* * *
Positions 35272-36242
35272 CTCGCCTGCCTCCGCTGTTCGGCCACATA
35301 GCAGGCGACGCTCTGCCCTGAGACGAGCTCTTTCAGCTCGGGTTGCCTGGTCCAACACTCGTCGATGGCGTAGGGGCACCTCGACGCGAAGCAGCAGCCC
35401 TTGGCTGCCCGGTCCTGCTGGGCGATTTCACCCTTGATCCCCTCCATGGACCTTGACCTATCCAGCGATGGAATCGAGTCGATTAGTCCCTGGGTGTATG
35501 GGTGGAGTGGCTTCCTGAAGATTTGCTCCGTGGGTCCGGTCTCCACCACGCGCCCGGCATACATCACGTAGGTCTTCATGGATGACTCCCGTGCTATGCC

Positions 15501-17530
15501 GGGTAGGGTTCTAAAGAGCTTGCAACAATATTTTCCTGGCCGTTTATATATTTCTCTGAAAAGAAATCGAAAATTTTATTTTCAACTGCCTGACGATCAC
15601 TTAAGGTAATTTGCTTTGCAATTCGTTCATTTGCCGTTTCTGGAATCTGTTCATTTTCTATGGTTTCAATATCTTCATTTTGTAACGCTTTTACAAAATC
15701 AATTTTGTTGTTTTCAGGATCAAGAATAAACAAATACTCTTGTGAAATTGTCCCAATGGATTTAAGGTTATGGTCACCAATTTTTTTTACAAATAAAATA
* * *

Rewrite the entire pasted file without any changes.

Positions 35272-36242
35272 CTCGCCTGCCTCCGCTGTTCGGCCACATA
35301 GCAGGCGACGCTCTGCCCTGAGACGAGCTCTTTCAGCTCGGGTTGCCTGGTCCAACACTCGTCGATGGCGTAGGGGCACCTCGACGCGAAGCAGCAGCCC
35401 TTGGCTGCCCGGTCCTGCTGGGCGATTTCACCCTTGATCCCCTCCATGGACCTTGACCTATCCAGCGATGGAATCGAGTCGATTAGTCCCTGGGTGTATG
35501 GGTGGAGTGGCTTCCTGAAGATTTGCTCCGTGGGTCCGGTCTCCACCACGCGCCCGGCATACATCACGTAGGTCTTCATGGATGACTCCCGTGCTATGCC

Positions 15501-17530
15501 GGGTAGGGTTCTAAAGAGCTTGCAACAATATTTTCCTGGCCGTTTATATATTTCTCTGAAAAGAAATCGAAAATTTTATTTTCAACTGCCTGACGATCAC
15601 TTAAGGTAATTTGCTTTGCAATTCGTTCATTTGCCGTTTCTGGAATCTGTTCATTTTCTATGGTTTCAATATCTTCATTTTGTAACGCTTTTACAAAATC
15701 AATTTTGTTGTTTTCAGGATCAAGAATAAACAAATACTCTTGTGAAATTGTCCCAATGGATTTAAGGTTATGGTCACCAATTTTTTTTACAAATAAAATA